Auto-Loan Delinquencies Are the Highest
In the last 3 months, more Americans than ever have been behind on their auto loans. This is a sign that the U.S. economy may have little growth left in the tank. The number of auto-loans at least 90 days late exceeded 7 million at the end of last year, the highest total in the two decades the Federal Reserve Bank of New York has kept track. Expressed as a percentage of total debt, the delinquency rate is the highest since 2012, as overall borrowing has also increased.
It has been proved that not all Americans are benefiting from the strong labor market, New York Fed economists say. This has driven deteriorating performance of auto-loans with of consumers with the weakest credit. The share of subprime borrowers who fell well behind on car payments the last three months of the year was the highest since the second quarter of 2010.
“Disappointing dynamics in sales and auto-loan delinquencies in the auto sector could be a foretelling sign,” said Yelena Shulyatyeva, senior U.S. economist at Bloomberg Economics. “Recent developments confirm our estimates that the U.S. economy has entered the late stages of the business cycle even though the recession odds remain low” and the cycle’s end is not yet in sight.”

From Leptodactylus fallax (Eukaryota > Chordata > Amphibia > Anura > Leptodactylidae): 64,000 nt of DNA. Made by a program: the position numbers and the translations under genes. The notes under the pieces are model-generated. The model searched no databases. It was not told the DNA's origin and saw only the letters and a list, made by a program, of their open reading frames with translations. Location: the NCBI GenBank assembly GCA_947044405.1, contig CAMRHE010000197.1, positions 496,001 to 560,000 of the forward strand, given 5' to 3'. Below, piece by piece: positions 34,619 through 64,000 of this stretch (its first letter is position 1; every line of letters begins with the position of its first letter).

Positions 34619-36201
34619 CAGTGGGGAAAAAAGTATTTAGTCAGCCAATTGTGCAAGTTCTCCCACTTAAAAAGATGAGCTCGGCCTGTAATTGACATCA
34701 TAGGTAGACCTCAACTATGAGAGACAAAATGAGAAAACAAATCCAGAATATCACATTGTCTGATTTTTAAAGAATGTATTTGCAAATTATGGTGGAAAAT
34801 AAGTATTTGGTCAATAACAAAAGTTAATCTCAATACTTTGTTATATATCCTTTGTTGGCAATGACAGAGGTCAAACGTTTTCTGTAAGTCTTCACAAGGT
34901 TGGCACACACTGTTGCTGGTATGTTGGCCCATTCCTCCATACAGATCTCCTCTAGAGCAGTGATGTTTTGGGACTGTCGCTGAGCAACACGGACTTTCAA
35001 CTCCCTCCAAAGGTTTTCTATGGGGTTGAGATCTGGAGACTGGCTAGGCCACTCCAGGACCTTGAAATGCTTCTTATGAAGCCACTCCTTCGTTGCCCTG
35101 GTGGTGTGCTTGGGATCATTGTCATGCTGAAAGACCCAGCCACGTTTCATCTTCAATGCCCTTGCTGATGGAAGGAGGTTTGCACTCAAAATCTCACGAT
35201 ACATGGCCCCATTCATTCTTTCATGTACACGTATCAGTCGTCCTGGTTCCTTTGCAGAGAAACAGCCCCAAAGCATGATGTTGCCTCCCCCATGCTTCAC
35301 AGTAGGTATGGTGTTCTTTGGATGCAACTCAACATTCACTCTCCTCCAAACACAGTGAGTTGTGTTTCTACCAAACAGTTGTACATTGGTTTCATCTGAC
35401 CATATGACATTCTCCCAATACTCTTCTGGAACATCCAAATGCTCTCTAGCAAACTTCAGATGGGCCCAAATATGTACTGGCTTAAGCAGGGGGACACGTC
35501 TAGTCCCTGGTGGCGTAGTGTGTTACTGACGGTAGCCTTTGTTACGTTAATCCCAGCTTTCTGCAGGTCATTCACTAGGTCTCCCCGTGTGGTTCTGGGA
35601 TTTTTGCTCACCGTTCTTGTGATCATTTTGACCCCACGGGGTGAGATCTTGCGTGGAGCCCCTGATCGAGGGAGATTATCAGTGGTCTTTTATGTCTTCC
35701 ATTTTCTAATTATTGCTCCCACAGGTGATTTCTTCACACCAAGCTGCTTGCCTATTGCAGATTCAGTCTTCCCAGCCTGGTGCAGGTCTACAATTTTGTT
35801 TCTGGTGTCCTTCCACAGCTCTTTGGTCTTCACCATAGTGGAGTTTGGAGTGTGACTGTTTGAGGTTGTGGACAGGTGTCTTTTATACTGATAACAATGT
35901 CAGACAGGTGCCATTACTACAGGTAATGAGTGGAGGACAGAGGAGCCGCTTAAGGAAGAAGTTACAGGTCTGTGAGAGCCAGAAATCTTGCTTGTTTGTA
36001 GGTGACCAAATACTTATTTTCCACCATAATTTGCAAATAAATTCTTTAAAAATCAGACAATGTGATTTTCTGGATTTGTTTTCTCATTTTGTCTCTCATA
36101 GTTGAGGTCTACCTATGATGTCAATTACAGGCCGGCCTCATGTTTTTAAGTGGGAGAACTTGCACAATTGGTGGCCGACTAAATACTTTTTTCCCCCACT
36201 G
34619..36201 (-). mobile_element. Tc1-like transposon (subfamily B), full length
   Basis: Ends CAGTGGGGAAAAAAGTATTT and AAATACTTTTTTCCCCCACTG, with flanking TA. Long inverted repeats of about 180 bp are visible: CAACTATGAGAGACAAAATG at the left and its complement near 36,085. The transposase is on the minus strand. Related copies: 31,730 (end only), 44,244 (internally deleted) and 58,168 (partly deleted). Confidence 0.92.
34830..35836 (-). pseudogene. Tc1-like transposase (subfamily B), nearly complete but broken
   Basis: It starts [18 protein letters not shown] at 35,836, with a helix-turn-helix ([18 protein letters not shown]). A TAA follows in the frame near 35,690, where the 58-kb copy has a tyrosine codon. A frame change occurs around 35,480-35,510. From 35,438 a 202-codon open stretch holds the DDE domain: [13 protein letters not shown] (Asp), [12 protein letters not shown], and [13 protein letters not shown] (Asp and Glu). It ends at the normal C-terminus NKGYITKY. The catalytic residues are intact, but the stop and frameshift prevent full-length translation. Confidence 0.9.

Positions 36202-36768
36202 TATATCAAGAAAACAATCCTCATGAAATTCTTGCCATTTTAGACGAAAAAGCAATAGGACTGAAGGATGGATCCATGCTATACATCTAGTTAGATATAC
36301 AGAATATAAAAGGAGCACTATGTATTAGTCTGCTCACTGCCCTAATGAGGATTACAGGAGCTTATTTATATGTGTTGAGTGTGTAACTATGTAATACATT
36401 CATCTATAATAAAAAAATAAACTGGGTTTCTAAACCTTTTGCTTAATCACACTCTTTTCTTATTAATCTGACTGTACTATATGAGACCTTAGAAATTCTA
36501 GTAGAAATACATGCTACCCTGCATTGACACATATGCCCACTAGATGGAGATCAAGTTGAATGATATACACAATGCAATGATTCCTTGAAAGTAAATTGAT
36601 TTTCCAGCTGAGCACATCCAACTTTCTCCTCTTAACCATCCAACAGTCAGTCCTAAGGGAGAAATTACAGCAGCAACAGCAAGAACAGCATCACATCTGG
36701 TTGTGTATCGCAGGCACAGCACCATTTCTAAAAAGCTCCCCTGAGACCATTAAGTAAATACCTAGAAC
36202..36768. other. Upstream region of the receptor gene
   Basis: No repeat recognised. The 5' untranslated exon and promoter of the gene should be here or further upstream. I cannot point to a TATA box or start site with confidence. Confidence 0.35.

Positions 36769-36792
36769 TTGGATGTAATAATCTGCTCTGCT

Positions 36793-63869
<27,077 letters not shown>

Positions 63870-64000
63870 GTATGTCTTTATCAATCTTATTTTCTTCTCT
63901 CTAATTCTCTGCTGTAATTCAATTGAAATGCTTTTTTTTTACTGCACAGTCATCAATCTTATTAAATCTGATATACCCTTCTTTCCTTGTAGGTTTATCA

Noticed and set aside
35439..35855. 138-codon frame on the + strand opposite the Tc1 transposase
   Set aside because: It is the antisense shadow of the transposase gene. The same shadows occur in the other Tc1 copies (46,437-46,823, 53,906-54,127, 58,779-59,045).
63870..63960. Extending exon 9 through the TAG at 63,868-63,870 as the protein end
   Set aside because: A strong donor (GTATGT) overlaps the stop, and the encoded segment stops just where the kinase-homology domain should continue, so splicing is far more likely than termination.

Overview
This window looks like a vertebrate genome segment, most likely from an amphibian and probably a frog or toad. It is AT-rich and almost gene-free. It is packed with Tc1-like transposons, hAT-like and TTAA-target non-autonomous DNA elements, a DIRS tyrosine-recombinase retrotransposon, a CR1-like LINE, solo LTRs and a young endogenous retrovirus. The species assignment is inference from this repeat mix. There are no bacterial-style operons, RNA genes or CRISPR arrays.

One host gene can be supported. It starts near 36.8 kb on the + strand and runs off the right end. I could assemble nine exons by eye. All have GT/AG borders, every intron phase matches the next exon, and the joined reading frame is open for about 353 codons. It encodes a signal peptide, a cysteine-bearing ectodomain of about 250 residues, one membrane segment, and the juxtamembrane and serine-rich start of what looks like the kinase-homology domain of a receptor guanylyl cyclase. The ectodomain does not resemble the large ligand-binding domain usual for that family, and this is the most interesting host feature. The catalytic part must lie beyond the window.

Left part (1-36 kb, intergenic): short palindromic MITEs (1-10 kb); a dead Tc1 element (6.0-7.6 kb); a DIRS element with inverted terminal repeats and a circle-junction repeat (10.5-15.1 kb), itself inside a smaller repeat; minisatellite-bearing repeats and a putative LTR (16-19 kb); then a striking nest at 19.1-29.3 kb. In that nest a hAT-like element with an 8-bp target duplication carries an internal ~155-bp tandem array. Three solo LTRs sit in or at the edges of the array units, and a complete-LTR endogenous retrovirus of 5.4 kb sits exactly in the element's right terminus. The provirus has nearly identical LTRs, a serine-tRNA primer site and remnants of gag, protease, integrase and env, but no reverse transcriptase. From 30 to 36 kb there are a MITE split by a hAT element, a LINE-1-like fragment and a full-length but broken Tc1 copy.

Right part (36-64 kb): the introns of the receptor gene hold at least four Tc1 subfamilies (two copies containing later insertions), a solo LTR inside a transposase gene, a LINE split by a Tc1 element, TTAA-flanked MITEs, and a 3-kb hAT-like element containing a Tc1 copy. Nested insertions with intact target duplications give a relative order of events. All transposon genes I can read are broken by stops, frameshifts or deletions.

As much as lenders have shifted business to more creditworthy borrowers, auto-loan delinquencies are still on the rise. A record of $584 billion was recorded last year for total auto-loan originations.
“Despite auto-loan debt’s increasing quality, its performance has been slowly worsening,” Joelle Scally, administrator of the Center for Microeconomic Data at the New York Fed, said in a statement.
“Growing auto-loan delinquencies among subprime borrowers are responsible for this deteriorating performance, and younger borrowers are struggling most acutely to afford their auto loans.”
Because vehicle prices have soared and financing rates have crept higher, subprime auto-loan delinquencies performance is slumping. This is making it harder to afford a new car. Consumers paid an average of more than $36,000 for a new vehicle last year, up roughly 3 percent, according to Kelly Blue Book.